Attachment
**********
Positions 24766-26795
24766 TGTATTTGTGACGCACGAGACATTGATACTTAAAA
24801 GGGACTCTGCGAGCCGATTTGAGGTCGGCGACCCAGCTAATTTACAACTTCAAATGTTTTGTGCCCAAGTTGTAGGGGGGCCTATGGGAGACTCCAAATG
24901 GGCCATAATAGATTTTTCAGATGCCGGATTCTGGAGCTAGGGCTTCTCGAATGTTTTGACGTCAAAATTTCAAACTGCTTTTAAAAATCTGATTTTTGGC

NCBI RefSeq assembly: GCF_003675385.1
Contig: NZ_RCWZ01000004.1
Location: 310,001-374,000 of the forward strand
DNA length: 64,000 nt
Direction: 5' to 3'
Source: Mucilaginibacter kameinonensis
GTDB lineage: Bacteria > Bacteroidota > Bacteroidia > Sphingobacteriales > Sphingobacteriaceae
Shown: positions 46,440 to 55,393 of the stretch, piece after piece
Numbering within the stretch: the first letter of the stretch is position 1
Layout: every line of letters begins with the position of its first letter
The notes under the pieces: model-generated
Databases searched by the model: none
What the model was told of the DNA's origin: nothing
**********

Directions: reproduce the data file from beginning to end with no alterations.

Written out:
Positions 24766-26795
24766 TGTATTTGTGACGCACGAGACATTGATACTTAAAA
24801 GGGACTCTGCGAGCCGATTTGAGGTCGGCGACCCAGCTAATTTACAACTTCAAATGTTTTGTGCCCAAGTTGTAGGGGGGCCTATGGGAGACTCCAAATG
24901 GGCCATAATAGATTTTTCAGATGCCGGATTCTGGAGCTAGGGCTTCTCGAATGTTTTGACGTCAAAATTTCAAACTGCTTTTAAAAATCTGATTTTTGGC

NCBI RefSeq assembly: GCF_003675385.1
Contig: NZ_RCWZ01000004.1
Location: 310,001-374,000 of the forward strand
DNA length: 64,000 nt
Direction: 5' to 3'
Source: Mucilaginibacter kameinonensis
GTDB lineage: Bacteria > Bacteroidota > Bacteroidia > Sphingobacteriales > Sphingobacteriaceae
Shown: positions 46,440 to 55,393 of the stretch, piece after piece
Numbering within the stretch: the first letter of the stretch is position 1
Layout: every line of letters begins with the position of its first letter
The notes under the pieces: model-generated
Databases searched by the model: none
What the model was told of the DNA's origin: nothing